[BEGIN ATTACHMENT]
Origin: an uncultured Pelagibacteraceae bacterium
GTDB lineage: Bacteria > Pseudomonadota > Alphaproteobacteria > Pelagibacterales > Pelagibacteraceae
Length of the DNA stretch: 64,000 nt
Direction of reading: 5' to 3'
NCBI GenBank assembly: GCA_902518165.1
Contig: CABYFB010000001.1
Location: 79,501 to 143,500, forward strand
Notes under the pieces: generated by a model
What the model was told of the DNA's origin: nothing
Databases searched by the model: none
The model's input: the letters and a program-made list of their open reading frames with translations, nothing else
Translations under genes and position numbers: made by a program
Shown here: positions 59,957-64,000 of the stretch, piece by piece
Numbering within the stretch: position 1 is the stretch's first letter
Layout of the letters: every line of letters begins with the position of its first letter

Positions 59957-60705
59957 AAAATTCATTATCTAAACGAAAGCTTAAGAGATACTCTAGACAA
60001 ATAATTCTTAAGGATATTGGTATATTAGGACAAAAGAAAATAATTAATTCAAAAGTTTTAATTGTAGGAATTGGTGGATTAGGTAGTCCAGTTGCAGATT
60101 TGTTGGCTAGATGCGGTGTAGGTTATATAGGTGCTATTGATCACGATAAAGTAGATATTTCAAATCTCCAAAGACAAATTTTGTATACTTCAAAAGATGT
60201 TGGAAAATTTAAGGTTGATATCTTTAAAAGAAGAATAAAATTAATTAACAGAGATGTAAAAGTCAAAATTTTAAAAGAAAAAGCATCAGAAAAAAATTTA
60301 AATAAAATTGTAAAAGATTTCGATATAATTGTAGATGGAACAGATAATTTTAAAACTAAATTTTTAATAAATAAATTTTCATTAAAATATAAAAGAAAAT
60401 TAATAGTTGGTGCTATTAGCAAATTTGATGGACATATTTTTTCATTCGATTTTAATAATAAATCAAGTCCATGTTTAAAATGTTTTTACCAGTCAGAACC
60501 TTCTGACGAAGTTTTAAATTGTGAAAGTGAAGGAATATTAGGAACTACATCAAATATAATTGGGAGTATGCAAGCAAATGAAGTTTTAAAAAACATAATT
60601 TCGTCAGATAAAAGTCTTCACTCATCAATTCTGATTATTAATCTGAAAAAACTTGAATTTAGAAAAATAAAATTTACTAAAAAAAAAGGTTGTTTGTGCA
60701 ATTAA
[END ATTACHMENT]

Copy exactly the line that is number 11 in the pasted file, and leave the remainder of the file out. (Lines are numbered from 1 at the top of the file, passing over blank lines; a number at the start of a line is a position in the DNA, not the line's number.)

The model's input: the letters and a program-made list of their open reading frames with translations, nothing else